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dc.contributor.advisorLord, Janice
dc.contributor.advisorDickinson, Katharine
dc.contributor.authorClarke, Dean Alexander
dc.identifier.citationClarke, D. A. (2012). Some impacts of extensive red deer farming in New Zealand (Thesis, Master of Science). University of Otago. Retrieved from
dc.description.abstractAn overabundance of deer is well known to impact on plant communities and ecosystem processes. Impacts from deer are amplified in New Zealand because these systems evolved in the absence of mammalian herbivores. Extensive deer farming is a recent development in deer farm management whereby animals are stocked at much lower rates than conventional methods and are run in paddocks traditionally used for high country sheep and beef grazing. Such areas often contain remnants of native vegetation and it is therefore important to understand potential impacts that red deer may have on such conservation values so managers can move to mitigate these impacts. Red deer behaviour, habitat use and diet preference were investigated on two farms (Kilmory and Haycocks Station) that were under extensive management. Vegetation and plant communities were first examined to develop an understanding of the environments on extensive deer farms. Distribution and habitat use was explored using pellet counts as an indicator of presence. Plant cuticle fragments from faecal pellet samples collected on Haycocks Station were examined to establish the diet of red deer within an extensive environment. Cafeteria trials involving four young red deer hinds compared preference between 16 plant species found on the study farms. The vegetation on both study farms was more diverse than conventional intensive pastures and was able to be classified into one of five broad plant community groupings. The relationship between deer distribution (pellet abundance) and plant community groupings on Kilmory indicated a higher use of habitats dominated by exotic pasture grasses. However this relationship was not shown on Haycocks Station. Cuticle analysis of faecal pellets from Haycocks Station highlighted a number of plant species that were selected over and above their environmental abundance such as Festuca novae-zelandiae and Coprosma rugosa. This analysis also showed that species such as Agrostis capillaris and Anthoxanthum odoratum that were avoided relative to their environmental abundance. Cafeteria trials found that exotic forbs and grasses were most preferred and short native tussocks were least preferred. These results highlight the complex interaction between red deer behaviour and the diverse environment found on extensive farms. The contrasting trend in deer distribution between the two study farms is thought to be driven by animal density. Results from the cuticle analysis contrasts with cafeteria trials and those found in other studies. This may be due to seasonal shifts in plant species preference and animal behaviour shown in other studies. Successful sustainable management of conservation values within extensive deer farms is likely to be farm specific. Mitigating potential negative impacts to native plant species requires an in depth understanding of the dynamics between the diverse environment and deer behaviour. Further research is needed to fully understand the impacts of seasonal changes in deer behaviour and diet selection, as well as the mechanisms behind plant preference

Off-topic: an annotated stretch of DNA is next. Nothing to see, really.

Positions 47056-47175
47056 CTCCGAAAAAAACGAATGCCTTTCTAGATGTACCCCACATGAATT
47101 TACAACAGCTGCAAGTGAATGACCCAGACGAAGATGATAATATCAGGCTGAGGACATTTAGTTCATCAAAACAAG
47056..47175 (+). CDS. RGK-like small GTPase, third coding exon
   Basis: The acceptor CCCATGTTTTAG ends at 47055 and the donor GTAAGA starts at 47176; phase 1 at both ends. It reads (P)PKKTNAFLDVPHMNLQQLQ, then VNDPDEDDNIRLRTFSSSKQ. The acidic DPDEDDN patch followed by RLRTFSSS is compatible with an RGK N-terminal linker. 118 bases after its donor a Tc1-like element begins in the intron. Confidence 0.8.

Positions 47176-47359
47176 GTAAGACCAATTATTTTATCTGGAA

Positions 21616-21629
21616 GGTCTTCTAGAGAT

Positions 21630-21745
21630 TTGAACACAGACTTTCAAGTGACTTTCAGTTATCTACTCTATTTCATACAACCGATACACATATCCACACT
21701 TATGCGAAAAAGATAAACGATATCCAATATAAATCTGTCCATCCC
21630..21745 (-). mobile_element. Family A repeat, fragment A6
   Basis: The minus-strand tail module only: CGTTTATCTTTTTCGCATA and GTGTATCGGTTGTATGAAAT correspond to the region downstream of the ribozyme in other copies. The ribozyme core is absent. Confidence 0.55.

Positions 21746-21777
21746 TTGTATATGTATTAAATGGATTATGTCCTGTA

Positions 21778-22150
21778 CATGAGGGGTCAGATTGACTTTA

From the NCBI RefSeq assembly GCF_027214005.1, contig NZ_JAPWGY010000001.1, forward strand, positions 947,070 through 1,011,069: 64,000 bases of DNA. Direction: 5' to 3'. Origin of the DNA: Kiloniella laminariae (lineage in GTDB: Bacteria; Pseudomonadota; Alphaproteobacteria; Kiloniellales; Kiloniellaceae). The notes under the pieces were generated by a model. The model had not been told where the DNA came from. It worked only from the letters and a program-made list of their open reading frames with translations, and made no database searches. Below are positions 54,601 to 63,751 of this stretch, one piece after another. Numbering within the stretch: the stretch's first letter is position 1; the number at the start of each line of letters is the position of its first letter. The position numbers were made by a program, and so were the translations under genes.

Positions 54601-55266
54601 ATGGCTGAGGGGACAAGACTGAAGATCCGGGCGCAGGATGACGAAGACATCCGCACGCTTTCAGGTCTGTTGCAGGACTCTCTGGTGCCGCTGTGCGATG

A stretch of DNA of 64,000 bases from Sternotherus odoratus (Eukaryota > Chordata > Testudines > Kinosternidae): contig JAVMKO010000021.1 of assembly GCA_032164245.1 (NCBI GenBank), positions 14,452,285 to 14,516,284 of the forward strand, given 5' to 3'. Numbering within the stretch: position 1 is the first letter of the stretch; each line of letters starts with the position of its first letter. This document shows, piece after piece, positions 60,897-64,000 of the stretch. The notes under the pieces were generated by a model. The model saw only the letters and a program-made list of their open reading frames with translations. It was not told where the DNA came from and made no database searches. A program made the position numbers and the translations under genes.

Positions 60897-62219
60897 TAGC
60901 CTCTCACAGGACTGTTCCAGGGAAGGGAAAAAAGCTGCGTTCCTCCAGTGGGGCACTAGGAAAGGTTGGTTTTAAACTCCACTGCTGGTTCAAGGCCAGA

dc.publisherUniversity of Otago
dc.rightsAll items in OUR Archive are provided for private study and research purposes and are protected by copyright with all rights reserved unless otherwise indicated.
dc.titleSome impacts of extensive red deer farming in New Zealand
dc.language.rfc3066en of Science of Otago
otago.openaccessAbstract Only
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